St. Monica Catholic School strives to develop what is uniquely human in our students. To that end, we equip our students with the skills, habits, and aptitudes necessary to embrace those things that are true, good, and beautiful so that they might participate in human flourishing.
No aspect of our school’s life is genuinely extra-curricular or falls outside of our core mission: to provide a Catholic, liberal arts education during the Logic stage (middle school). Every part of the program- from the way our students pray to the dress code is designed to create a sense of unity and common purpose, the participation in the sacraments, the aesthetics that govern classroom spaces, activities during recess, the way we use technology, and the songs we sing- reflect the school’s judgment and priorities about our distinctive educational mission.
Students learn to analyze, question, discern and evaluate in the “Logic” stage (grades six through eight) by constructing and thinking through arguments, paying attention to cause and effect relationships, seeing how the evidence fits together.
Teachers facilitate learning activities that intentionally allow Middle School students to analyze and integrate content from all subjects, investigate global issues, answer complex questions, and develop solutions for real-world problems. As a result, our students build self-confidence, strengthen leadership skills, and lead the school in faith.
Literature & Language Arts Program
Our middle school students enjoy exploring the literary arts in a challenging program which promotes active inquiry and analysis. Our program is a systematic approach to learning the literature of the Western tradition and the English language. Along with practicing high-complexity literary analysis, we study composition, formal grammar, and vocabulary. In seminar, we practice formal conversation and reading strategies to better understand the structure and meaning of the texts we read.
Middle School Math
St. Monica Catholic School uses Walk to Math, where every student takes math simultaneously to allow for movement to a level, they are ready for and challenged. We use Saxon Math, a superior and proven math curriculum that helps students build a solid foundation for future classes in Algebra and other mathematics courses, including Geometry. Our students gain the skills required to solve equations, evaluate, and simplify expressions. Students will learn how Algebra connects to other mathematics areas, such as statistics, probability, and geometry. They will complete problems and practice exercises to develop logical and mathematical reasoning; explore concepts and ideas, then practice them along with procedural skills; and learn how to apply math to solve real-world applications.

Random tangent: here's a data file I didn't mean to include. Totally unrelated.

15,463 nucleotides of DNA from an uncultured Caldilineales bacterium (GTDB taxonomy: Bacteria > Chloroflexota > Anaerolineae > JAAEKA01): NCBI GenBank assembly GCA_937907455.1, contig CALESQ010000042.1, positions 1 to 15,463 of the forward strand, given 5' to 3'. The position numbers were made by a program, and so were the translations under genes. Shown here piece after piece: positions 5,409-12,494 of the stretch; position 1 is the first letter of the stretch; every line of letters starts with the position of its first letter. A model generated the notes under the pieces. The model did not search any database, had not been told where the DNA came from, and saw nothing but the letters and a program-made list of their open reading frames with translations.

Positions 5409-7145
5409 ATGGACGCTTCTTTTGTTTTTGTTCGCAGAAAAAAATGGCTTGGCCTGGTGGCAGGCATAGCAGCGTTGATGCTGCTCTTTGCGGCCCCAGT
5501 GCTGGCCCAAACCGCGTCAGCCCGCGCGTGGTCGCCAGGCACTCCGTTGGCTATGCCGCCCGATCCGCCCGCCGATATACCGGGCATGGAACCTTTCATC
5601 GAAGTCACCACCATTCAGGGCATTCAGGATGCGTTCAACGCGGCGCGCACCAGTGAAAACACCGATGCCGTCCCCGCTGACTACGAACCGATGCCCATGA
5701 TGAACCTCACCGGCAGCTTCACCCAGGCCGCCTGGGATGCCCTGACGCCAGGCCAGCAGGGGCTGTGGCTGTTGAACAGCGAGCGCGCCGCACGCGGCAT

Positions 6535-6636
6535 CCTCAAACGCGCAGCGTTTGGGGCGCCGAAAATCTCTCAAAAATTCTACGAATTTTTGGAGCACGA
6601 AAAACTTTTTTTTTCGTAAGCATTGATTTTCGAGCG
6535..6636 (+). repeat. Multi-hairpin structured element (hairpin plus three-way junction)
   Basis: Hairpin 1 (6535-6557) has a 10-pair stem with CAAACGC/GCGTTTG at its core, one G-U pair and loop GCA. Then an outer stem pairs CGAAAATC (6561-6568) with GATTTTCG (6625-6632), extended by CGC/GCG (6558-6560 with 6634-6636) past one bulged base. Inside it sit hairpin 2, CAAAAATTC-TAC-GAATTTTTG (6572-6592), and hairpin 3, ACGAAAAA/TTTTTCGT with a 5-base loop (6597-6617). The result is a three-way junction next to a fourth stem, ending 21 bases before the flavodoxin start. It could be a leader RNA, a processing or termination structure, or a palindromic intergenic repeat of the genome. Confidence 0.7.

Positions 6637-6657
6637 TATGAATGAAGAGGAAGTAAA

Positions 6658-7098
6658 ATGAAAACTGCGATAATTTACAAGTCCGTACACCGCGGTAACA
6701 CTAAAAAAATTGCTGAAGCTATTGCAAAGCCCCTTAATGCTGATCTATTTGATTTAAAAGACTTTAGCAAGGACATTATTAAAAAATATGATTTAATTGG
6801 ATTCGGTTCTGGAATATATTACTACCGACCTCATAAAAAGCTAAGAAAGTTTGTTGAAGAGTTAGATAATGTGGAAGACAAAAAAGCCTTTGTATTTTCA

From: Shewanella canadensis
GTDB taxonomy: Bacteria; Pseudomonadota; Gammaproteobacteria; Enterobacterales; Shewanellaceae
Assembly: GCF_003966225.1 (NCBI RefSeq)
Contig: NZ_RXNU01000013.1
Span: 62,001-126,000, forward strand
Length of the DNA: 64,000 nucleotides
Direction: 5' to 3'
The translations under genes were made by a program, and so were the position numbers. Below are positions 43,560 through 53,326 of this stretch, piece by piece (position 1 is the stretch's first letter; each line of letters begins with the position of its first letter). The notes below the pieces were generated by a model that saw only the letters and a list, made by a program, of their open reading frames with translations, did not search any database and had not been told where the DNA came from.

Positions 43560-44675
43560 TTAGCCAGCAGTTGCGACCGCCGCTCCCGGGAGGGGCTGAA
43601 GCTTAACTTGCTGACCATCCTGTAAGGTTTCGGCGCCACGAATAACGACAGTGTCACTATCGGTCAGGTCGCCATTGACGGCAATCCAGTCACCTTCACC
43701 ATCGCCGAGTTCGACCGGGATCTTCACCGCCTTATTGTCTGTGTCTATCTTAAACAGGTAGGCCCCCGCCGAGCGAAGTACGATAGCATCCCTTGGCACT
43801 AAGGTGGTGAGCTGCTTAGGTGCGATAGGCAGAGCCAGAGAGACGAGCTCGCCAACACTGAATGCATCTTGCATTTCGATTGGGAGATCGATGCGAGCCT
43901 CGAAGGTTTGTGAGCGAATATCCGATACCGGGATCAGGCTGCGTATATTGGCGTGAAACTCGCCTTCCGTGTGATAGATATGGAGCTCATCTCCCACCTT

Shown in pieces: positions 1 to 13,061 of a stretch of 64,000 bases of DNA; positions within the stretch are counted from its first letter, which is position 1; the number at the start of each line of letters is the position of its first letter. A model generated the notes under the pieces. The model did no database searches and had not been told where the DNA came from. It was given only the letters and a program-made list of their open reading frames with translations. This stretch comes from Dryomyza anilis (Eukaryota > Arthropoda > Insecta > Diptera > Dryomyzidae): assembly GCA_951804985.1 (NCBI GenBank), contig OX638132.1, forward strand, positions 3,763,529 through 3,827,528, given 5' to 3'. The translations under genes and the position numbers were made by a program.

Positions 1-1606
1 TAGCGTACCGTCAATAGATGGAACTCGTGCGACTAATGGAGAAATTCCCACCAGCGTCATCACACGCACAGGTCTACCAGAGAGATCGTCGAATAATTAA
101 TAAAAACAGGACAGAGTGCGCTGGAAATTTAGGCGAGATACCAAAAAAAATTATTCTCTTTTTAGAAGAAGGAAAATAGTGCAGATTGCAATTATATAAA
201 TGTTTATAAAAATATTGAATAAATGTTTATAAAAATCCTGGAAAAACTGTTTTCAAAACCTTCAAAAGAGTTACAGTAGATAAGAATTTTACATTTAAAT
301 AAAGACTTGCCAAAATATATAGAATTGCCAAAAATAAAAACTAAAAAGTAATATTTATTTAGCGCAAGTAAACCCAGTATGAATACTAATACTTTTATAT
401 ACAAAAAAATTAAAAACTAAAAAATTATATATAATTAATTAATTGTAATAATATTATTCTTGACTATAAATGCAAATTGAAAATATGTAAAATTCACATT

6th Introduction to Natural Philosophy
In this course, students will be introduced to several of the main branches of science and come to understand what makes a discipline a ‘science’. The goal is to awaken students to the natural things already a part of their experience and develop in them the habit of attending to the nuances of nature. As they hone their senses, the students will learn to reason scientifically about what they observe in order to pursue an understanding of the natures of natural things. Particular attention is given throughout the course to provoking questions of why natural things exhibit themselves as they do.
Students will gain a foundational understanding of science. Science comes from the Latin scientia, which means “thorough and detailed demonstrable knowledge”, and is specifically knowledge of causes: what a thing is, what it is made of, its origin, and its purpose. In contextualizing and encountering classical primary texts, students will develop a wholistic understanding of the world of the natural sciences in the context of its long and deep history. Much like all other disciplines, science is a rich and living conversation, not a static collection of facts. By encountering science as natural philosophy, students will begin to develop the same tools of thought and observation from the greatest minds of the Western Tradition. They will also begin to see the world in a similar fashion to the ancients: wonderous, beautiful, and worth understanding for its own sake. For, this created world is good.